Character Education

 

Avalon Schools Character Education Program
“People of genius are admired, people of wealth are envied, people of power are feared; but only people of character are trusted.” — Author Unknown
 
A person’s Character is who he or she is when no one is looking. It is the set of qualities that define you as a person. A person of character has good ethical values that distinguish right from wrong and a strong commitment to do what is right even when it is inconvenient, uncomfortable, or personally costly. Being a person of Character is not easy and that is why it is such an admirable goal. 
 
Good character does not develop spontaneously. Rather, it is the result of conscientious efforts to instill and reinforce ethical values in a way that makes them second nature. This sense of right and wrong is often referred to as the conscience. Conscience is the moral compass of character.
 
To live within an orderly framework students learn expectations at the beginning of the schools year and throughout the year with character building challenges. This year marks the seventh year of the Character Education Program at Avalon Schools. The goal of the program is to build character by integrating the following Six Building Blocks into our daily lessons:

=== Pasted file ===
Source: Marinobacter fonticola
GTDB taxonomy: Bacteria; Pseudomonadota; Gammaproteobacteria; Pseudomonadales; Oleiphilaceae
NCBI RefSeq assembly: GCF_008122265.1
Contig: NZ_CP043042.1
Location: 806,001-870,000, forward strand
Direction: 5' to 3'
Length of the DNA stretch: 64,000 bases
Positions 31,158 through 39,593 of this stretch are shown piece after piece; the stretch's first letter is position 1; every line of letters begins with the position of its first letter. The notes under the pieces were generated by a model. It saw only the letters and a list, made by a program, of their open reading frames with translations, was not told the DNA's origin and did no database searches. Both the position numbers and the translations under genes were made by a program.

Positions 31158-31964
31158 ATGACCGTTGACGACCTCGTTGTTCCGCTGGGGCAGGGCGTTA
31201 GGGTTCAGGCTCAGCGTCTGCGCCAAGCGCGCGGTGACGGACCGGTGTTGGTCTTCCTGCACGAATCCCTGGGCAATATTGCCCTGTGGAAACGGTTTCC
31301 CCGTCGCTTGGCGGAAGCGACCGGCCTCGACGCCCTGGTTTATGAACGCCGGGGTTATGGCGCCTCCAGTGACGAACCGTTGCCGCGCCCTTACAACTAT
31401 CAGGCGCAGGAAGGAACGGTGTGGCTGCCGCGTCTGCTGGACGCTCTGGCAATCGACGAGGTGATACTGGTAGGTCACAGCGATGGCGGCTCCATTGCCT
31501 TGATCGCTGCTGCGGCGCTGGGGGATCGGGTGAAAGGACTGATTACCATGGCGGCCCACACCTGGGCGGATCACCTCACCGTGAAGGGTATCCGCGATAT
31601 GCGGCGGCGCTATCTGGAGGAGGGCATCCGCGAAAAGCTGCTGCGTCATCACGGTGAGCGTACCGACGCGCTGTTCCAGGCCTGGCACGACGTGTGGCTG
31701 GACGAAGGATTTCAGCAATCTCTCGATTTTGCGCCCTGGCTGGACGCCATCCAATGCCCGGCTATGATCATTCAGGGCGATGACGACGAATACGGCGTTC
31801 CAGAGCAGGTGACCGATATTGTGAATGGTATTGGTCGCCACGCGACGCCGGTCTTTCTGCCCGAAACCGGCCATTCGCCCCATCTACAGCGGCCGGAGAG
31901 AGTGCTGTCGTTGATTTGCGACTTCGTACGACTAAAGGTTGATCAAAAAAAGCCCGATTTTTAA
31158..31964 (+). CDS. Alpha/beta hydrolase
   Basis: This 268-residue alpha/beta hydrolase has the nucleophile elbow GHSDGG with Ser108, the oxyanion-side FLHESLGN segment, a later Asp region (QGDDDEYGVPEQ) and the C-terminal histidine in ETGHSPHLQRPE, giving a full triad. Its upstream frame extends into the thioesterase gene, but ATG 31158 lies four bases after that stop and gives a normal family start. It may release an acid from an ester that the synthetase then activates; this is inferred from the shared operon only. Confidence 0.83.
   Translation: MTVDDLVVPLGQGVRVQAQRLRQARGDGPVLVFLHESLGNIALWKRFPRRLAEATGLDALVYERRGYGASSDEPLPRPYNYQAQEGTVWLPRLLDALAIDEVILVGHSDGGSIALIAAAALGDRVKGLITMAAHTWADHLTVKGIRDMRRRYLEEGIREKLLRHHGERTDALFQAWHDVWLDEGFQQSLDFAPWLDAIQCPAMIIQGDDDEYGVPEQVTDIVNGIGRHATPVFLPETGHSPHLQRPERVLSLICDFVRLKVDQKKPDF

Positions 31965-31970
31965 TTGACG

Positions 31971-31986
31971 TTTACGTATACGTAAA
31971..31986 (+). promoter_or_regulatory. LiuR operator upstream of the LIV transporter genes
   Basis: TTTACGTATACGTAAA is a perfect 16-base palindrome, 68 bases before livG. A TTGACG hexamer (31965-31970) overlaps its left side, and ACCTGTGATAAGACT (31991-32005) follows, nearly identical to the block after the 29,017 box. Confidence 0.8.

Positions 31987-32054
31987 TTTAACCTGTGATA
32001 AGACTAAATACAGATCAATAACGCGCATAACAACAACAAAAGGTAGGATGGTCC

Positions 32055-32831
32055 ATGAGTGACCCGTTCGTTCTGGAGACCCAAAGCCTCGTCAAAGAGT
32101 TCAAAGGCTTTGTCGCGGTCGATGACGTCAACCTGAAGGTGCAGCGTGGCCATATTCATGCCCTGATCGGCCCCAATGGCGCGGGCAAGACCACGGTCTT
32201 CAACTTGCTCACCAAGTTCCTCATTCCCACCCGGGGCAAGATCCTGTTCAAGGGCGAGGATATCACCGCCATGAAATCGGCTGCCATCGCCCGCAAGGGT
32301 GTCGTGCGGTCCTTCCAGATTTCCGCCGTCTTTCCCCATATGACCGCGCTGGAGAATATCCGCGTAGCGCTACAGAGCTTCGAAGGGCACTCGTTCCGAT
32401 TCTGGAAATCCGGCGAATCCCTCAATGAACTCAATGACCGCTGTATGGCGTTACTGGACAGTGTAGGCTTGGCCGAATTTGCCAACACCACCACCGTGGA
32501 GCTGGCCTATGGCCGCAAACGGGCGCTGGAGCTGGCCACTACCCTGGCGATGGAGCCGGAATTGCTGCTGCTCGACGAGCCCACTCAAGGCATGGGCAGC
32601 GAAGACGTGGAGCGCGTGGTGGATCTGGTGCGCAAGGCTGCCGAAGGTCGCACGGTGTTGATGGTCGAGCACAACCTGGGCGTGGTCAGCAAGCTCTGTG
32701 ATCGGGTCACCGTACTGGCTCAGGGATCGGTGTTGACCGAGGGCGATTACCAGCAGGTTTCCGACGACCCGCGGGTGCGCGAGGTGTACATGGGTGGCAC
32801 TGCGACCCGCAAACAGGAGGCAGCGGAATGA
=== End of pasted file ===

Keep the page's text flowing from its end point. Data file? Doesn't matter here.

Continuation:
I.     Respect – To show regard for self, others, property and the environment.
II.    Caring – To be compassionate, considerate, helpful and understanding of others.
III.   Responsibility – To be answerable; to be accountable for one’s actions.
IV.  Trustworthiness – To be worthy of trust and confidence; to be reliable and honest.
V.    Fairness – To be considerate, unbiased and equitable.
VI.   Citizenship – To hold to the values and principles basic to American Constitutional democracy; to act for the common good.
 
Every grade, K-12, integrates Character Education into the curriculum. Positive role models and community service are important parts of the program. We need the community’s support, involvement and participation to implement this program with success.
 
Effective character education, of course, goes beyond the memorization of words. It involves the inculcation of habits that form internal mechanisms of control and moral courage. Character education is necessary to help students develop the tools and strategies to make moral choices they can be proud of. A school can provide no greater gift!